Out & About: Hartford Community Coalition hosts sober New Years


Valley News Staff Writer

Published: 12-24-2023 1:19 AM

WHITE RIVER JUNCTION — While many holidays can be challenging for those in recovery, perhaps none is more challenging than New Year’s Eve — where many events feature alcohol.

That’s why events such as the annual Alcoholics Anonymous’ “Alcathon” of support group meetings and Upper Valley Turning Point’s New Years Eve celebration are so important.

“Really, the thought behind it is if you’re in recovery and you’re alone, that can be a reason to feel like you need to drink or something,” Sheila Young, executive director of Second Wind Foundation, a nonprofit organization which runs the recovery center Upper Valley Turning Point. “We never want anyone to be alone, ever.”

This will be the third year Turning Point will be the site of the event, which will take place from 9 p.m. Dec. 31 to 1 a.m. Jan. 1. In 2021, a separate group held the gathering at the White River Junction nonprofit organization located at 200 Olcott Drive, and it proved popular.

“Last year, we picked it up as an organization and have decided to continue that,” Young said about the decision to make it a Turning Point-sponsored event. Last year, around 50 people attended the family-friendly gathering, which includes a pool tournament, music, a potluck and karaoke. “It’s just a place to be with others and have a good time.”

About a 10-minute drive away, Vermont AA District 5 will host an Alcathon at the Listen Center at 42 Maple Street in White River Junction. The center will be open from 4 to 11:45 p.m. Dec. 31, with AA meetings starting at 6 p.m., and 8 a.m. to 6 p.m. Jan. 1, with meetings starting at 10 a.m. There will be a potluck at 5 p.m. on New Year’s Eve and another potluck at 9 a.m. on New Year’s Day.

The Hartford Community Coalition is one of the organizations helping to promote the Alcathon. The event fits in with the nonprofit organization’s mission to reduce youth substance use and deaths by suicide, said Executive Director Emily Musty Zanleoni.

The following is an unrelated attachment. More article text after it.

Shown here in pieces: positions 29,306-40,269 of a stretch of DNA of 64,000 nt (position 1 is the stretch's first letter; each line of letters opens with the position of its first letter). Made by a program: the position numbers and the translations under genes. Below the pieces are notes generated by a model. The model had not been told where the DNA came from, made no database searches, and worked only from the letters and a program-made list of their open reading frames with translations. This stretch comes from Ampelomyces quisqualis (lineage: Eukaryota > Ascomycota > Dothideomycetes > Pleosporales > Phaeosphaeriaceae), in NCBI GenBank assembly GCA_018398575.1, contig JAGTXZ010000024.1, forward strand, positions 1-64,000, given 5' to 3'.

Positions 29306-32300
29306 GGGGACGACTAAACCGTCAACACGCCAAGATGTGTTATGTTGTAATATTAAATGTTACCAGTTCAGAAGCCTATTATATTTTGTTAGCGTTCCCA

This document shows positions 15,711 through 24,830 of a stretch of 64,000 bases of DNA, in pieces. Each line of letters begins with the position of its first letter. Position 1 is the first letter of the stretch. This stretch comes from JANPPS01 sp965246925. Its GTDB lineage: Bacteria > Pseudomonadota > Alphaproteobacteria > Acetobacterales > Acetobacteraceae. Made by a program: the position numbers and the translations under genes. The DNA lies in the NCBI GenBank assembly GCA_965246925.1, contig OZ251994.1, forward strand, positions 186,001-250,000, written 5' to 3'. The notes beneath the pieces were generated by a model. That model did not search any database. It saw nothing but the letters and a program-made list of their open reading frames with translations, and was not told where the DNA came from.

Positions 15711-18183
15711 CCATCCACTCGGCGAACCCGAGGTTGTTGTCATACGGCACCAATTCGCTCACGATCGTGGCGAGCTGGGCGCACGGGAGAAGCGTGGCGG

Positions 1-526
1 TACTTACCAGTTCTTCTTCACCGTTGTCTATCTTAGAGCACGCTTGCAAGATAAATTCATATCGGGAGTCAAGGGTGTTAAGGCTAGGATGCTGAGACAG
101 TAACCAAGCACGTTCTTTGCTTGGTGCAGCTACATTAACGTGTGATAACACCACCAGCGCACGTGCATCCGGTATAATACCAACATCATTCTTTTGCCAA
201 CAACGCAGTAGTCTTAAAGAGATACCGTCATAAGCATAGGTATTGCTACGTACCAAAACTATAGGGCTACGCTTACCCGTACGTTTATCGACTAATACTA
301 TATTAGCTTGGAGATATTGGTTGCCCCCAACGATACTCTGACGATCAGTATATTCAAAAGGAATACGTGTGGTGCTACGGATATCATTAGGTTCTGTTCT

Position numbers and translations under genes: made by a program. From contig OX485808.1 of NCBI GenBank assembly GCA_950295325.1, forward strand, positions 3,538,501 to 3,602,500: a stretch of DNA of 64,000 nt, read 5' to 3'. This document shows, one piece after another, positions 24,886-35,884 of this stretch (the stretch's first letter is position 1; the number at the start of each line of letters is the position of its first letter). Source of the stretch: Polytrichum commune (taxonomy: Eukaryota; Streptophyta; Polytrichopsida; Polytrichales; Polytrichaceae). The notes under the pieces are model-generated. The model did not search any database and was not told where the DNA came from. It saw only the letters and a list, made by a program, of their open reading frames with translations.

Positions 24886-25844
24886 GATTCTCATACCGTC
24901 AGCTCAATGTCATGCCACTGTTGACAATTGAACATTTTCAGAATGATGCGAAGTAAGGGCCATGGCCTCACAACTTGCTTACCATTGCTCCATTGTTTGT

“Given that, we support any event and space that is recovery-friendly; as our youth become adults, they still need to know there are safe and sober places to have fun,” Zanleoni wrote in an email. “And for some, the ‘most wonderful time of the year’ is not the most wonderful, and opening spaces that are drug- and alcohol-free during this high substance use time is imperative for those trying to stay on a sober path.”

Article continues after...

Yesterday's Most Read Articles

Police seek assistance in locating missing Dartmouth student
City cites Claremont property owner over demolition of building
Editorial: Dartmouth lets protesters know where they stand
DHMC union organizers say they have enough signatures to force vote
New Canaan Elementary School principal hire backs out
A Life: Elaine Chase ‘was a very generous person’

Some people in recovery may feel comfortable attending events where substances are present, depending on what the event has to offer, Young said.

“... (T)here are people who love to dance who go to a concert and it may not be substance-free, but people get comfortable being around substances if they have a purpose for being at an event,” Young said.

“We’re not limited. It’s a personal decision: If there is alcohol or other substances involved, then you have to think about where I’m at in my recovery. ‘Do I have a reason to be there, and will I be safe at this point in time?’ ”

For more information about AA and NA meetings in the area, visit gmana.org, uppervalleyaa.com and uvaa.info. To learn more about Turning Point’s programs and meetings, visit uppervalleyturningpoint.org or call 802-295-5206. Liz Sauchelli can be reached at esauchelli@vnews.com or 603-727-3221.